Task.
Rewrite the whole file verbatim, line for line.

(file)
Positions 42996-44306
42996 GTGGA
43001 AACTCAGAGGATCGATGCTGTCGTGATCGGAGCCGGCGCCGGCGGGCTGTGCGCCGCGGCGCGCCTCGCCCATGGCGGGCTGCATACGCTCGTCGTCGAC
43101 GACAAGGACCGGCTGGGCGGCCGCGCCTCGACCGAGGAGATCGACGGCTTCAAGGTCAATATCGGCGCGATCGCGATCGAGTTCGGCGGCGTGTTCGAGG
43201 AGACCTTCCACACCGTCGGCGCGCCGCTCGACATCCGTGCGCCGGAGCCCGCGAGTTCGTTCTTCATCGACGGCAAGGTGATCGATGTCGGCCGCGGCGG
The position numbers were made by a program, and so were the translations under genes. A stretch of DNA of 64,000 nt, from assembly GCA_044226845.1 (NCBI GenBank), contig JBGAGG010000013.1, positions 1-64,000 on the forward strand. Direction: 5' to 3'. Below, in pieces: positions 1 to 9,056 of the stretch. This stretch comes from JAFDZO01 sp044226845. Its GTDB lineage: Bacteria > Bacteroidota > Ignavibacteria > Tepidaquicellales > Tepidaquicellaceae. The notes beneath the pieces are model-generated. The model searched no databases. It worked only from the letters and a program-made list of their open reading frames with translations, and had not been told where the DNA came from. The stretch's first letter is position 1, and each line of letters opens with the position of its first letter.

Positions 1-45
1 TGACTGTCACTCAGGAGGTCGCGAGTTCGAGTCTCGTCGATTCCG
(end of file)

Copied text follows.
Positions 42996-44306
42996 GTGGA
43001 AACTCAGAGGATCGATGCTGTCGTGATCGGAGCCGGCGCCGGCGGGCTGTGCGCCGCGGCGCGCCTCGCCCATGGCGGGCTGCATACGCTCGTCGTCGAC
43101 GACAAGGACCGGCTGGGCGGCCGCGCCTCGACCGAGGAGATCGACGGCTTCAAGGTCAATATCGGCGCGATCGCGATCGAGTTCGGCGGCGTGTTCGAGG
43201 AGACCTTCCACACCGTCGGCGCGCCGCTCGACATCCGTGCGCCGGAGCCCGCGAGTTCGTTCTTCATCGACGGCAAGGTGATCGATGTCGGCCGCGGCGG
The position numbers were made by a program, and so were the translations under genes. A stretch of DNA of 64,000 nt, from assembly GCA_044226845.1 (NCBI GenBank), contig JBGAGG010000013.1, positions 1-64,000 on the forward strand. Direction: 5' to 3'. Below, in pieces: positions 1 to 9,056 of the stretch. This stretch comes from JAFDZO01 sp044226845. Its GTDB lineage: Bacteria > Bacteroidota > Ignavibacteria > Tepidaquicellales > Tepidaquicellaceae. The notes beneath the pieces are model-generated. The model searched no databases. It worked only from the letters and a program-made list of their open reading frames with translations, and had not been told where the DNA came from. The stretch's first letter is position 1, and each line of letters opens with the position of its first letter.

Positions 1-45
1 TGACTGTCACTCAGGAGGTCGCGAGTTCGAGTCTCGTCGATTCCG